When a desired reduced pressure is signaled, such as by release of the brake pedal in the truck tractor, the input voltage on the electrical command signal line 36 from the command signal transducer 34 is reduced. This condition causes the error signal on line 48 at the output of the differential amplifier 40 to become negative since the feedback signal on line 32 is more positive than the command signal on line 36. A negative error signal on line 48 initiates action to create pulse width modulated signals which are applied to the solenoid 54 of the outlet valve 28. The valve 28 is thereupon repeatedly momentarily opened with each pulse to incrementally reduce the controlled pressure at the trailer brake actuators 56. Because the error signal on line 48 is negative, no action is taken to pulse the inlet valve 24. Because the inlet valve 24 is in a normally closed state, fluid from the accumulator 12 cannot flow to the trailer brake actuators 56. The outlet valve 28 will continue to be pulsed until the voltage of the feedback signal on line 32 is reduced and equals the voltage of the command signal on line 36. When this condition is reached the pulsing action stops and the outlet valve 28 returns to a normally closed position. At all times thereafter until the next signal on line 32 the pressure in the actuators 56 remains constant and proportional to the voltage of the command signal on line 36.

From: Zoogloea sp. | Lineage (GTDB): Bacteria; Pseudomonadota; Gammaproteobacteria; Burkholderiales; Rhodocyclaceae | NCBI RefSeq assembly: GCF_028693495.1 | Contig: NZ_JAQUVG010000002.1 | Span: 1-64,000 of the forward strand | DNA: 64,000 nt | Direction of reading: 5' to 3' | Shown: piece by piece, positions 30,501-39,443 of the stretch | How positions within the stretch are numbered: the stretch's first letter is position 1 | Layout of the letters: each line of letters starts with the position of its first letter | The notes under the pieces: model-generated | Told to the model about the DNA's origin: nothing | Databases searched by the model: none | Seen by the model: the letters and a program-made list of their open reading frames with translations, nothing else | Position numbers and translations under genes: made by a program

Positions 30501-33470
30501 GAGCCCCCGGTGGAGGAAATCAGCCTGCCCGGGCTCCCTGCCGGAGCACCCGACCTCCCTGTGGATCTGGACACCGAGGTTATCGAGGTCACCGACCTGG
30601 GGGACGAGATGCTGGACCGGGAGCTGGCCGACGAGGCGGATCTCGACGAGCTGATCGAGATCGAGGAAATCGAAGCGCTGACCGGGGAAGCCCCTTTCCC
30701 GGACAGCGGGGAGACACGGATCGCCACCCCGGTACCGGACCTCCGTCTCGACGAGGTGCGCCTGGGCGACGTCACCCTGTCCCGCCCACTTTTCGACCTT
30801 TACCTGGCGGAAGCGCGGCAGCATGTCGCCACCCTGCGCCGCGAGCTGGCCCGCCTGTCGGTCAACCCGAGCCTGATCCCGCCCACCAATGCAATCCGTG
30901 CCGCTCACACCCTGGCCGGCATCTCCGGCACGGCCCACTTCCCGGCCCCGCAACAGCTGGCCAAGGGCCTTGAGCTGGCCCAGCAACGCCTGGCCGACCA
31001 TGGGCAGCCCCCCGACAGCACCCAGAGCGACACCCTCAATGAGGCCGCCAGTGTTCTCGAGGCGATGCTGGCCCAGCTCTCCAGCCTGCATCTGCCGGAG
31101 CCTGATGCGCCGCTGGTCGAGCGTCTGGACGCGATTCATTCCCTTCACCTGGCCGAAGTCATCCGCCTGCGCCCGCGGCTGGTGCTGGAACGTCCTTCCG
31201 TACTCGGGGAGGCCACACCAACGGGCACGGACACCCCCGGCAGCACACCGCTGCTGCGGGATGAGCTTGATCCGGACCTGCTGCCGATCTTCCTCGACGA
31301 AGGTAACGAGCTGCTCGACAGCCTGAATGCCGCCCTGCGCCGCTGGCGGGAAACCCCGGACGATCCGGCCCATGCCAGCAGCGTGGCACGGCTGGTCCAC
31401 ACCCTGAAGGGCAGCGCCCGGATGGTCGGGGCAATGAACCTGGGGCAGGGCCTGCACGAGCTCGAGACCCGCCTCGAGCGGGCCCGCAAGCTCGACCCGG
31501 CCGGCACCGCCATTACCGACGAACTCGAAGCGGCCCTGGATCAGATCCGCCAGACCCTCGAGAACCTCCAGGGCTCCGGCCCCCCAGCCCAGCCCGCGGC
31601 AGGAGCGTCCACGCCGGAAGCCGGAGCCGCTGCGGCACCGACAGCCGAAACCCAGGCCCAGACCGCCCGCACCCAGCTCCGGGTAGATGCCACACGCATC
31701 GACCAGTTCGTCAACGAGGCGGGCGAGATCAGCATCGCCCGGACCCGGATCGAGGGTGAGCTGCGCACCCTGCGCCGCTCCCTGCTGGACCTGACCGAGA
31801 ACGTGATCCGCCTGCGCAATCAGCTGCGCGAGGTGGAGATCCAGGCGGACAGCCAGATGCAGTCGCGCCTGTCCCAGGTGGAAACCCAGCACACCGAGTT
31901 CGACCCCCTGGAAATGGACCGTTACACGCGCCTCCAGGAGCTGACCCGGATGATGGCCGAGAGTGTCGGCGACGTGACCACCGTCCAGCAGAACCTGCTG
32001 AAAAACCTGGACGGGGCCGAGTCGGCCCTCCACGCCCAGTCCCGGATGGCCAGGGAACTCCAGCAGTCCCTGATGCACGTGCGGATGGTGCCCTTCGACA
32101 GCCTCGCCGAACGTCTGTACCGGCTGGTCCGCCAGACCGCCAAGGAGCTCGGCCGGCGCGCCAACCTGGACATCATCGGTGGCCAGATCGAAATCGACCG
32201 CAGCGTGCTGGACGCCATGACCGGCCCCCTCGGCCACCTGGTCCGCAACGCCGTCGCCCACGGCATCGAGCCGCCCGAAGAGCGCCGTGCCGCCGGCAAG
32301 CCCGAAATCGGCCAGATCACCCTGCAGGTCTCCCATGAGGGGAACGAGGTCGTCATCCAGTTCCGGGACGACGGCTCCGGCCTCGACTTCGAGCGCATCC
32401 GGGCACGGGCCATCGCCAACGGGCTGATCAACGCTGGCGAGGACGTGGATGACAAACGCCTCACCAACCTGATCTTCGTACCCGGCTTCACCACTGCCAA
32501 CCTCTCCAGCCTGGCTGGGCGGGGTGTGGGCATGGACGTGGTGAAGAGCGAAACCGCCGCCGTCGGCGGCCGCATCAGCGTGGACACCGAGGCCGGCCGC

When in a nonactivated or steady state condition the inlet valve 24 and the outlet valve 28 are both in a normally closed position in the embodiment depicted in FIGS. 1 and 2. A steady state condition is that condition which exists when an external input command on line 36, through the actions of the electronic controller, controls the inlet valve 24 and the outlet valve 28 to maintain a constant and proportional pressure in the trailer brake actuators 56. This state can exist for any pressure from zero pounds per square inch to the maximum pressure provided by the accumulator 12 of the high pressure fluid supply means.